Monday, June 11, 2012

China Won't Hire You, Fake Mr. Bean (Link Round-Up 6/11/12)

[via flickr]

Muslim-Buddhist riots threaten a newly-democratic Myanmar government
Some analysts worry that as Myanmar's military-backed president continues opening up the country's economy and political system after more than a year in charge, the steps could inadvertently spark a worsening of the country's ethnic and religious divides as residents feel more free about expressing tensions that go back decades, and in some cases centuries. That's especially true where the Internet is concerned.

"People aren't used to the Internet yet. They think everything they see there is true," said a local business executive who asked not to be identified because of the sensitivity of the subject. "Internet users also tend to be younger and maybe more volatile or aggressive than older generations who learned not discuss religious or racial matters so freely."
Indonesian horror films: now starring Fake Mr. Bean
The film — “Mr. Bean Kesurupan D.P.” — stars an actor who bears some resemblance to the British comedian and Indonesian actress/pop star Dewi Persik. The actor mimics Atkinson's unique brand of goofy physical comedy in a film about a hopping "pocong" ghost obsessed with the buxom dangdut singer.

Atkinson's iconic character is wildly popular in Indonesia and moviegoers packed the film's premier in Depok on Thursday in a rare show of interest in a locally-produced horror film.
The crackdown, which was announced in China's state-controlled media on May 15, officially targets foreigners living or working in China illegally.

Expat unease worsened after a xenophobic online rant by Yang Rui, a prominent TV host on CCTV 9. Rui lauded the campaign to protect "innocent girls" from "foreign trash", "thugs" and "spies", and described recently expelled al-Jazeera English correspondent Melissa Chan as a "foreign bitch".
China doesn't want to hire foreign workers
Given the choice between a Westerner with decent Mandarin and an educated, English-speaking local applicant, companies will favor the Chinese. “We almost only recruit PRC nationals or Chinese speakers,” says Thorneman. Those candidates—bright Harvard- and Wharton-educated returnees—are multiplying. In 1995 fewer than 24,000 Chinese students went abroad for education, according to EIC Group China, a provider of educational services. By 2010 that number had risen to 285,000. Not only are Chinese-born prospects more abundant and better suited to the environment, they’re also cheaper. Hiring a foreigner from a developed country to work in China costs 50 percent to 200 percent more than a local hire, according to a 2011 study by human resources consulting firm Aon Hewitt (AON).
A week in the life of a fake refugee in Levinsky, Tel Aviv
On Friday morning, my Eritrean friends tell me that I must go see Nagasi, or things will get messy. I ask them to explain it. Nagasi is apparently the representative of the Eritrean government, or the unofficial Eritrean ambassador in the State of Levinsky, if you will. They tell me that Eritrean authorities don’t care why and how you arrived in Israel: They only want you to keep paying taxes to the homeland. How much? Two percent of your income. As there is no way to find out your income, most Eritreans pay a regular monthly fee of $100. “What will happen if I don’t pay?” I ask. “Bad things will happen, to you and to your family,” was the reply.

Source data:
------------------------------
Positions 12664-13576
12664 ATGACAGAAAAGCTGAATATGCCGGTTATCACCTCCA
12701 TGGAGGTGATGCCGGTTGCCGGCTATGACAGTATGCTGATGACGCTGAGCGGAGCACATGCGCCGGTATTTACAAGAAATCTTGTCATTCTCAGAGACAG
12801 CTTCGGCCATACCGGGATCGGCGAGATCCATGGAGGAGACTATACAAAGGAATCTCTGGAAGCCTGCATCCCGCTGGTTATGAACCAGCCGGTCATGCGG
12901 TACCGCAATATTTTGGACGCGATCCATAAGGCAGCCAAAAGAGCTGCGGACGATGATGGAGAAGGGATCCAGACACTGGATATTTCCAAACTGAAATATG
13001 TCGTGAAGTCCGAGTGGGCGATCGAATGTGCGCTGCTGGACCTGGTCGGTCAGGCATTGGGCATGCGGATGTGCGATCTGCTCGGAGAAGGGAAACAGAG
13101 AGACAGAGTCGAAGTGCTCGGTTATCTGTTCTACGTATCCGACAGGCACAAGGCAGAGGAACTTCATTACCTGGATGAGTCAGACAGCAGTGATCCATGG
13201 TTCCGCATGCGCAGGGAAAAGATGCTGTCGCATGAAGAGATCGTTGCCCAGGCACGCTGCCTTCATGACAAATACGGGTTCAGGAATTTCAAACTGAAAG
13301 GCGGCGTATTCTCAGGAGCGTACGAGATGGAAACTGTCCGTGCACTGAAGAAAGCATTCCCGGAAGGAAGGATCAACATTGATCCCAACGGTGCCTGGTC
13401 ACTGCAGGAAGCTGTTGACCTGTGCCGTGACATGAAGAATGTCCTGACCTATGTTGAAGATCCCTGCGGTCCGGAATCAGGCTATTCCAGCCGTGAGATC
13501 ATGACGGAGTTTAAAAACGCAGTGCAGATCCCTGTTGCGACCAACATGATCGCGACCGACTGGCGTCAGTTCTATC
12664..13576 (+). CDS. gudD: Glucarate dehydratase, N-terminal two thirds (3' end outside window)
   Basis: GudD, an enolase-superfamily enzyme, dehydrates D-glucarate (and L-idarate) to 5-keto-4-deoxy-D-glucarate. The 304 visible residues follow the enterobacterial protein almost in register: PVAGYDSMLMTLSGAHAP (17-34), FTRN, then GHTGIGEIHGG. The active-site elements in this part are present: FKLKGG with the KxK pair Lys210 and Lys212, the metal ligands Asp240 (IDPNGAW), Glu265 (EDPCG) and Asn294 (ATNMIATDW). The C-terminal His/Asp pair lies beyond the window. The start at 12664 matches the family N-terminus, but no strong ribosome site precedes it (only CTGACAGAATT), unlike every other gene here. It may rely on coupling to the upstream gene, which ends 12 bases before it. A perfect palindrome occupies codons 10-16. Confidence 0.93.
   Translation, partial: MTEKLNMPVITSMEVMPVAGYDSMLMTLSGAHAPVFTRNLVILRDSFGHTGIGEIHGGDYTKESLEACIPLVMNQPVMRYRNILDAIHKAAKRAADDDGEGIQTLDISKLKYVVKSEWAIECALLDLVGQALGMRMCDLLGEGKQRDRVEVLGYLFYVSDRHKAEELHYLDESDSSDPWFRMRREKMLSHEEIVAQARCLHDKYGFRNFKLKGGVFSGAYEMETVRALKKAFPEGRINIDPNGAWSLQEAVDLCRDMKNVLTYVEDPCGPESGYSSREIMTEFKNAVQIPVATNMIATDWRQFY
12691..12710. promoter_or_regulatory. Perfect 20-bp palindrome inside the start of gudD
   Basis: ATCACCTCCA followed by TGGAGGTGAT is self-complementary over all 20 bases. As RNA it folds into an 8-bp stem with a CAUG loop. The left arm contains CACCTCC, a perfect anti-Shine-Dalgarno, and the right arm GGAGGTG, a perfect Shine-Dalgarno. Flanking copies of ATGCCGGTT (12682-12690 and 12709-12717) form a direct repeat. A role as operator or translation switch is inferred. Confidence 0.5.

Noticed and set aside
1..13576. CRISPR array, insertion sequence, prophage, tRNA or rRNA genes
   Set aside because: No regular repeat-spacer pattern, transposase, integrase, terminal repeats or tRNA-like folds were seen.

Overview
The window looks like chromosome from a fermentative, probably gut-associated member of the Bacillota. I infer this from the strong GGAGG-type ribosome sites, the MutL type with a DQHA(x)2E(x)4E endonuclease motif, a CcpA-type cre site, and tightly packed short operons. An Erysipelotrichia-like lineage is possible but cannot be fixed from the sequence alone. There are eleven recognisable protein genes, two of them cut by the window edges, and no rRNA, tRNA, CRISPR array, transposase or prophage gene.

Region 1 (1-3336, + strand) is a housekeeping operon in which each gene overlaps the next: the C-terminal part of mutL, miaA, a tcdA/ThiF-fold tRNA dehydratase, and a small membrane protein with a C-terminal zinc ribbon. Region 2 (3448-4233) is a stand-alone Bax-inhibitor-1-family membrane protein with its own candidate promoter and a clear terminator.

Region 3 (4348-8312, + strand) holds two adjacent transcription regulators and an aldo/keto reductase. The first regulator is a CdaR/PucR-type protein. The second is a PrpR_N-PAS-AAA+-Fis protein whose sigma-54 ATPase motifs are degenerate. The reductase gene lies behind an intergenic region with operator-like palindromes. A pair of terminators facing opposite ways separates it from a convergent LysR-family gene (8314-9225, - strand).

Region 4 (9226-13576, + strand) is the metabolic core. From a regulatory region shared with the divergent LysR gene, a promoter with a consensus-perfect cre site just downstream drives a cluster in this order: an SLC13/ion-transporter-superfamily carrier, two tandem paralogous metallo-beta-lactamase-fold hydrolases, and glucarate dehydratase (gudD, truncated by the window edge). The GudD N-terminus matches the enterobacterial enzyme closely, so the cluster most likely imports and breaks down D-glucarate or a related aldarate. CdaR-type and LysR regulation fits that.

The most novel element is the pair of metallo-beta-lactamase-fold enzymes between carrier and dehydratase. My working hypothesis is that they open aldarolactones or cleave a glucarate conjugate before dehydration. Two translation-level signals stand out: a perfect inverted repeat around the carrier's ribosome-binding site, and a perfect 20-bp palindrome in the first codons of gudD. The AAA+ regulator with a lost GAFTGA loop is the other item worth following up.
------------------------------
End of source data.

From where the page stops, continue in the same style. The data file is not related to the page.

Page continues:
African economies will be the fastest-growing in 5 years (if the Euro doesn't collapse)
Despite the economic gains, there are some who find the regimes unpalatable. Tom Cargill, the assistant director of the Africa programme at the foreign policy think tank Chatham House, said: "If you're interested in states becoming more economically successful, then what is coming out of Africa is good news. But if you are interested in an Africa where human rights are respected and governments take on the attributes of Western democratic countries, including fair elections and freedom of speech, then it isn't good.
Was a South Korean newspaper hacked by North Koreans?
North Korea's military on June 4 threatened attacks on the Seoul offices of South Korean media outlets including JoongAng Ilbo, for their critical coverage of a mass children's event in Pyongyang.

The military general staff listed the co-ordinates of some of the offices and said missile units and other forces had already targeted the buildings.

It did not mention a possible cyber-attack, although Seoul says its neighbour carried out several such attacks in the past.
North Carolina's tiny, award-winning newspaper vs. The World
A state bureau of investigations agent told me that downtown merchants have been repeatedly told by law enforcement that if they advertise with me there will be repercussions. One retailer, selling fifty-plus papers a week, suddenly stopped, saying they "couldn’t keep up with the quarters." But it turns out according to their staff, who came running out of the store to tell us, that, actually, they love the paper; some high-ranking person had told them that if they kept selling the paper they would lose the contract to feed all the prisoners in the jail. People will engage in war against you and there has been an economic war waged against us because we did expose the individuals who were expected to enforce the law, but who may in fact be the largest organized criminal group in the community, or they may even be controlling the crime.

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